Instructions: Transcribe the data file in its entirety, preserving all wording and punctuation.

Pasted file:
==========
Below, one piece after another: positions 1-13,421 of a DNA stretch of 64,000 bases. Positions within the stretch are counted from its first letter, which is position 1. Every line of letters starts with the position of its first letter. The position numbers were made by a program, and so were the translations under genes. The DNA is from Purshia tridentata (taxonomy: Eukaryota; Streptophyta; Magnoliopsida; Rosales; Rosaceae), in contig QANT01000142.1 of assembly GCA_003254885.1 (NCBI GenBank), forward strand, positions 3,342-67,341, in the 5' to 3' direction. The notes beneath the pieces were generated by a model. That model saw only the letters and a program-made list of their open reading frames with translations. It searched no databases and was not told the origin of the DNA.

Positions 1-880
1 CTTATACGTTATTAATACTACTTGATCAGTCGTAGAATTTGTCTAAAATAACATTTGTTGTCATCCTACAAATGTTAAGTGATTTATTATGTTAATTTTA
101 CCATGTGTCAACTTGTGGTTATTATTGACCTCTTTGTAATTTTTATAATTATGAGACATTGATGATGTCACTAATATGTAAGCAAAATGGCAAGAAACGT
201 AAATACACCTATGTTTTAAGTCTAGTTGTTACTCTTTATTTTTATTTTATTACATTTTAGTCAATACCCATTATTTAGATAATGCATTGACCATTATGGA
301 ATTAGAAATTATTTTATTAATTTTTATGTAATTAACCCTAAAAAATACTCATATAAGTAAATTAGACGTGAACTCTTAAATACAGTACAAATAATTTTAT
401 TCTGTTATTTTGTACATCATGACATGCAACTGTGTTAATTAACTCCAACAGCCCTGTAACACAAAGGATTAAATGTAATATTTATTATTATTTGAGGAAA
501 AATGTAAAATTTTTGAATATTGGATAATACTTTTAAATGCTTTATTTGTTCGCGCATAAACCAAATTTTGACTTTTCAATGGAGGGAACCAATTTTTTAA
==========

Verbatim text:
Below, one piece after another: positions 1-13,421 of a DNA stretch of 64,000 bases. Positions within the stretch are counted from its first letter, which is position 1. Every line of letters starts with the position of its first letter. The position numbers were made by a program, and so were the translations under genes. The DNA is from Purshia tridentata (taxonomy: Eukaryota; Streptophyta; Magnoliopsida; Rosales; Rosaceae), in contig QANT01000142.1 of assembly GCA_003254885.1 (NCBI GenBank), forward strand, positions 3,342-67,341, in the 5' to 3' direction. The notes beneath the pieces were generated by a model. That model saw only the letters and a program-made list of their open reading frames with translations. It searched no databases and was not told the origin of the DNA.

Positions 1-880
1 CTTATACGTTATTAATACTACTTGATCAGTCGTAGAATTTGTCTAAAATAACATTTGTTGTCATCCTACAAATGTTAAGTGATTTATTATGTTAATTTTA
101 CCATGTGTCAACTTGTGGTTATTATTGACCTCTTTGTAATTTTTATAATTATGAGACATTGATGATGTCACTAATATGTAAGCAAAATGGCAAGAAACGT
201 AAATACACCTATGTTTTAAGTCTAGTTGTTACTCTTTATTTTTATTTTATTACATTTTAGTCAATACCCATTATTTAGATAATGCATTGACCATTATGGA
301 ATTAGAAATTATTTTATTAATTTTTATGTAATTAACCCTAAAAAATACTCATATAAGTAAATTAGACGTGAACTCTTAAATACAGTACAAATAATTTTAT
401 TCTGTTATTTTGTACATCATGACATGCAACTGTGTTAATTAACTCCAACAGCCCTGTAACACAAAGGATTAAATGTAATATTTATTATTATTTGAGGAAA
501 AATGTAAAATTTTTGAATATTGGATAATACTTTTAAATGCTTTATTTGTTCGCGCATAAACCAAATTTTGACTTTTCAATGGAGGGAACCAATTTTTTAA